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Judge makes an example of marijuana user who killed a motorcyclist


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In handing out a harsh sentence to a driver who smoked marijuana before she collided with a motorcyclist and killed him, Judge Rosemarie Aquilina is making an example of her.

The lesson: Don’t smoke weed and drive.

Problem is, in Michigan, it’s unclear what that lesson means. Marijuana is now legal, but any amount in a driver’s system could be considered intoxication under the current law.

The sentence given to Logan Brooke Turner, 21, of Dimondale, underscores what’s at stake. Aquilina handed her a minimum of nearly six years in prison for operating while intoxicated, causing the death of motorcyclist Blair Beck, 21.

Turner admits smoking marijuana the day of the crash, but her attorney, Lucas Dillon, argued she had no signs of intoxication beyond a blood test. A jury wasn’t convinced and convicted her after a four-day trial.

Dillon said Turner was prepared for a one- or two-year minimum sentence. Seventy months was stunning.

“We were basically outraged and shocked by the sentence,” he said. “I think it’s completely out of line.”

The judge’s sentence went beyond the five years sought by prosecutors — the same amount of time they argued that it would have taken Blair Beck to meet a girl and start a family, travel cross county with his dad on motorcycles or finish his education.

Recreational marijuana was illegal at the time Turner caused Beck’s death but legal by the time a jury found her guilty.

Dillon, who is not a marijuana advocate, said the case points to the need for Michigan to better define impairment, especially now that it’s legal.

“People are going to be driving around all the time with weed in their system. That doesn’t mean that they’re high,” he said.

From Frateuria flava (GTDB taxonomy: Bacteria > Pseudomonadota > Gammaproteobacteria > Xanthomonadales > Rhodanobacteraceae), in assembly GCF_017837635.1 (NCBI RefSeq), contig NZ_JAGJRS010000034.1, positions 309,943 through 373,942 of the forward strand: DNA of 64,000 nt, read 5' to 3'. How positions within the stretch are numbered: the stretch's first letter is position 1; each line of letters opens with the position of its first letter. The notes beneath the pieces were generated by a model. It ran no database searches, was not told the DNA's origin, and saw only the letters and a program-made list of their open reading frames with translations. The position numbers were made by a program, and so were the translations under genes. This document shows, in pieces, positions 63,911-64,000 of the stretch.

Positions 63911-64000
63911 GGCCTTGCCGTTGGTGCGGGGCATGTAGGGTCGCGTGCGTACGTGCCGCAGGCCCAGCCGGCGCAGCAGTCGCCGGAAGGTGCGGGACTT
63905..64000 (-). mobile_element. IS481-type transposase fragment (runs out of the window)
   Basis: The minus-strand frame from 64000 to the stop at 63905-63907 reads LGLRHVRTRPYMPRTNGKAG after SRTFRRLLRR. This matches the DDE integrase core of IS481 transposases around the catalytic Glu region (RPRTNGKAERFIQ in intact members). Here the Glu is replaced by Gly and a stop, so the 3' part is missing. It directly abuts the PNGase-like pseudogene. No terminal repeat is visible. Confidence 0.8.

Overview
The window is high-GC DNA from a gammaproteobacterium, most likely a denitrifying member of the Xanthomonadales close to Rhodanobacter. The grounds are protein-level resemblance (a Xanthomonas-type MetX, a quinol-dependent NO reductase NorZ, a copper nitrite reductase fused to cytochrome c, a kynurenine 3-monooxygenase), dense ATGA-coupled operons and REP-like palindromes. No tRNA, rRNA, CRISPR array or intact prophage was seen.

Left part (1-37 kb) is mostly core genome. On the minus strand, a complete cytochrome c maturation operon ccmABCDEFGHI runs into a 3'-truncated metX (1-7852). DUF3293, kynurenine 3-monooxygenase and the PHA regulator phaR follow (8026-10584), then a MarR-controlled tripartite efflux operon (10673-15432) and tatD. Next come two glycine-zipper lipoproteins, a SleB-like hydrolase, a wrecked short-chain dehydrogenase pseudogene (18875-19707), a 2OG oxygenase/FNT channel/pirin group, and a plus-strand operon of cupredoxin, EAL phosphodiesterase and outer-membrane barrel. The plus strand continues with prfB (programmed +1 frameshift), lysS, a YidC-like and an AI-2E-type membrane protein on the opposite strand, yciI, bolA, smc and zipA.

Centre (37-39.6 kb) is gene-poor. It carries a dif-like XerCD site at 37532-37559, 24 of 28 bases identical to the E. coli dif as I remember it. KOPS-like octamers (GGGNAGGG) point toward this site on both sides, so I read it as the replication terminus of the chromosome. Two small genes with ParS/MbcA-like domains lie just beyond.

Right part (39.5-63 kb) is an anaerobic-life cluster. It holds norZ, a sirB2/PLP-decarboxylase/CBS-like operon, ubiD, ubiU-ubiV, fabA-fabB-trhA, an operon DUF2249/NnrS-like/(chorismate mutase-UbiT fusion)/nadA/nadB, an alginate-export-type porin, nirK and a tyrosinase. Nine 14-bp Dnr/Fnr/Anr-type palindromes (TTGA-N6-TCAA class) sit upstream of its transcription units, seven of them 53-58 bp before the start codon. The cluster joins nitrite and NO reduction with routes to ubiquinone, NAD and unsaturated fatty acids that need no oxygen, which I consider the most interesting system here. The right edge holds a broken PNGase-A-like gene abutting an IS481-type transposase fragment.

As my colleague Kara Berg has reported, how laws against driving while high are enforced depends on who is doing the enforcement. She spoke with nine prosecutors for a December report and found almost as many answers.

”Michigan has a zero tolerance law for drivers with certain narcotics in their system, such as cocaine, marijuana and heroin. That hasn’t changed with the legalization of recreational marijuana.

“Or maybe it has, depending on who you ask,” she wrote.

Some prosecutors said evidence of intoxication, such as swerving while driving or failing a sobriety test, is needed in addition to evidence of tetrahydrocannabinol, or THC, the active ingredient in marijuana. Others said THC alone was enough.

Some clarity on marijuana intoxication may be in the offing. An Impaired Driving Safety Commission, appointed in 2016 by then-Gov. Rick Snyder, has been working to make recommendations to the governor and Legislature on legal marijuana intoxication levels. A report is due out in March.

Michigan State University Professor Norbert Kaminski, director of the Institute for Integrative Toxicology, is a member of the task force. He said recommendations are being finalized.

“Certainly, the commission is wanting an appropriate and fair way to judge whether people are impaired,” he said.

In Turner’s case, she had 5 nanograms of THC, the same amount of marijuana that constitutes impairment in states that have a set limit, including Colorado, a state with a high threshold for impairment.

So she may have been found guilty even under well-thought-out, reasonable standards, though Dillon said evidence was submitted that Turner smoked after the accident and before she was taken into police custody for testing.

The sentence is tougher than some convictions for drunk driving that led to deaths.

Dillon cited the sentence of Cleveland Browns wide receiver Donte’ Stallworth to 30 days in jail for killing a pedestrian while driving drunk in Florida in 2009 as a contrast to Turner’s 70-month sentence.

That’s in another state, under another set of laws. More locally, a Mason man driving while intoxicated who hit and killed a pedestrian, was given a one-year sentence in 2016.

Years ago, I heard a prison reform advocate describe how we should save our prison space for those people we are afraid of, not people we’re mad at. The reason? Prison is expensive, and we should use our resources wisely.

That makes Aquilina’s lesson a pricey one. And nearly six years of prison seems much more like anger than fear.

Related: Are you too high to drive? That’ll depend on where you get pulled over

The post Judge makes an example of marijuana user who killed a motorcyclist appeared first on Komorn Law.

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